It’s like looking at old pictures of your college roommates and then looking at the people that are sitting around your living room now, says Jason Isbell of the songs he wrote during his days with the Drive-By Truckers that remain part of his live set with his current band, Jason Isbell & The 400 Unit. The latter’s new release, Live From Alabama, includes a handful of Isbell-penned Truckers tunes, like Outfit, Decoration Day, and Danko/Manuel, along with songs from the three studio albums he’s cut since splitting from the Truckers in 2007.
I haven’t listened to those old arrangements of those [Truckers] songs for so long, says Isbell, compared to how many times I’ve heard this band play them, that I really don’t remember exactly what they sounded like [originally]. The songs still conjure up the same images for me, and I still think about the same things that inspired me to write the songs in the first place, but I guess it’s just different because I’m up there with different people.
While Isbell harbors no ill will towards his old bandmates, he’s definitively living a separate life from them these days. I don’t really have a relationship with ˜em, he says. We get along when we see each other, I talk to Patterson [Hood, DBT frontman] every once in a while. I saw him a couple of months ago in Nashville at the Americana Awards. We get along fine, but I don’t think there’s any need to have a working relationship at this point. They’re all busy, and Lord knows I am.
Listening to Live From Alabama makes it clear just how busy native Alabaman Isbell and his current accomplices have been. Over the last five years they’ve built up a worthy repertoire, a loyal audience, and a sound that has some relation to that of Isbell’s former band but bears its own identity. Both bands blend influences from alt rock and Americana to classic soul, but The 400 Unit shaves off some of the Neil Young & Crazy Horse fuzztone frenzy of the Truckers in favor of a more singer/songwriter-oriented approach to framing the tunes.
That doesn’t make them any less of a cohesive unit, though. Their all-for-one aesthetic is even apparent in Isbell’s account of the band name’s provenance. It was a mental treatment facility in Florence Alabama, he explains, it was the crazy house. I’ve had lots of family members in there over the years. I think we were downtown and saw the van get out one day with the folks that were day patients, they would give them 10 or 15 bucks and put a name tag on ˜em and let ˜em got to Subway or something. It occurred to me that it looked just like a band on the road for six or eight weeks trying to get out and find some food in a small town. Isbell reiterates that he often feels that way when he’s on the road with The 400 Unit, observing, I can tell we’re causing discomfort in the locals sometimes when we stop and get out.”
Explaining the thinking behind releasing a live recording now, Isbell says, I wanted to document the band like it is at this point in time. I think we’re connecting really well musically, we’re playing really well, we’re all having a good time. I wanted to capture that before it changed into something else, as it always does. And from a practical viewpoint, a lot of those songs that I did with the Truckers, people come up now who’ve never heard the Truckers records and say, ˜Where do I find this, how do I get this song?’ Personally, I’d rather sell ˜em something myself than steer ˜em to a record that [DBT’s label] New West put out.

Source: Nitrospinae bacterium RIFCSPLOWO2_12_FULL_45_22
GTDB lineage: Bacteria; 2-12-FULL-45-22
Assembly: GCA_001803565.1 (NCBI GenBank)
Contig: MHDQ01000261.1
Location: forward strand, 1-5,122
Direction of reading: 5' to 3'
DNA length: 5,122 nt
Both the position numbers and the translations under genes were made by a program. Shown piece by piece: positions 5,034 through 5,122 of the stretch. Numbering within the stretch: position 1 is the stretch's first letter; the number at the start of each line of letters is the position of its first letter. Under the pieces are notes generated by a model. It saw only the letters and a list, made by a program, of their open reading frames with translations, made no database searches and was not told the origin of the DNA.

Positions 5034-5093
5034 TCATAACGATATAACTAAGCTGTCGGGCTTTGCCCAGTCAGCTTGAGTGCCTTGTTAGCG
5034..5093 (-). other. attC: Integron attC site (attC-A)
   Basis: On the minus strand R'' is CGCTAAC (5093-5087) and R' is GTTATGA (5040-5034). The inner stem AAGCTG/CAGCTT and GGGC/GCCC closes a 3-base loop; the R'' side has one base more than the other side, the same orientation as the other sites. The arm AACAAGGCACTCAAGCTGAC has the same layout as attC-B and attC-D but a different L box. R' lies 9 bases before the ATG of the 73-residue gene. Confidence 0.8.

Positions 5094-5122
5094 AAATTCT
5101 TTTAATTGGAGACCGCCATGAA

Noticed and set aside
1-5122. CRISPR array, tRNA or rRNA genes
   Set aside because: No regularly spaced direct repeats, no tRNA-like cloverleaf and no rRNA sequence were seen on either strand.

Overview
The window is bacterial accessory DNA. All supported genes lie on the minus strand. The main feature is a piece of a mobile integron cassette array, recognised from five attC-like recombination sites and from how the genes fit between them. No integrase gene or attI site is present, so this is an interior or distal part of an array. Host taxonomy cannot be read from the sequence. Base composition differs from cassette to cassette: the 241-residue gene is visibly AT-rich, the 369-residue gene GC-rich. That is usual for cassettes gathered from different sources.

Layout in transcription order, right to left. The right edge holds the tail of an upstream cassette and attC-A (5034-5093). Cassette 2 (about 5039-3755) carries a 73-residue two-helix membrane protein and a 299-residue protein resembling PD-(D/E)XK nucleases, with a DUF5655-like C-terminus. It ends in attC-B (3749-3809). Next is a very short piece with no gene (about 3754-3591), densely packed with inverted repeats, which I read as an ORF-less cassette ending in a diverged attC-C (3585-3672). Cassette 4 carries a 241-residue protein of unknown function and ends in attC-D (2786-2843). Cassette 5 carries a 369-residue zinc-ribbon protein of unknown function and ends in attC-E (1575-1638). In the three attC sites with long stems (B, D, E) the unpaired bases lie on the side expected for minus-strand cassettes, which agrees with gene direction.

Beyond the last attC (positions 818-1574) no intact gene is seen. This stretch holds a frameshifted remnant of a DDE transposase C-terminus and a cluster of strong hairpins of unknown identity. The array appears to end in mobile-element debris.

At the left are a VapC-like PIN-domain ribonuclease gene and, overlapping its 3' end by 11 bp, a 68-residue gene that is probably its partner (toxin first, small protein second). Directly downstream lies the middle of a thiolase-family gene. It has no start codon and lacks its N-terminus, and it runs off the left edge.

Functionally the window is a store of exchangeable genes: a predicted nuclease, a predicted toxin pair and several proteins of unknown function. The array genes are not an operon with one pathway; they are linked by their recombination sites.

Some think of Isbell as sort of the Bruce Springsteen of the South, in terms of his knack for chronicling the tragedies and triumphs of the region’s working-class denizens, but there’s little of the E Street Band-style onstage pageantry in The 400 Unit’s onstage m.o. Whether they’re tackling a Truckers tune like Outfit, in which Isbell receives some sardonic advice from his father, or a newer song like Tour of Duty, chronicling a soldier’s return home, the band squanders nary a note.
There are different kinds of energy that an audience can give you, says Isbell of his stage experience. You can usually tell if it’s gonna be a rowdy crowd, or if it’s gonna be a listening crowd, or if it’s just gonna be a crowd that’s not paying any attention to you whatsoever. I handle rowdy crowds and attentive crowds very differently but I feel like they’re pretty equal in value from a performer’s perspective. I love playing for people who are having a good time and I equally love playing for people who are studying everything you say and really paying attention. As long as they’re with me, as long as they’re in the room for a reason, doing something different than they would be doing at a bar next door, it’s always positive for me. The shows go better when people are with you, when they’re participating.
Turning philosophical about the prospect of live performance, Isbell calls up an unexpected analogy. I remember going to see Radiohead a long time ago, he says, when I was probably 21, 22 years old, and thinking, ˜Man I’m surrounded by a huge group of people who are very similar to me right now — all about my same age, and they all seem to be the nerdy kids from high school.’ And that felt really good to me. I think if you make yourself part of the experience, there’s still reasons go to see live music.
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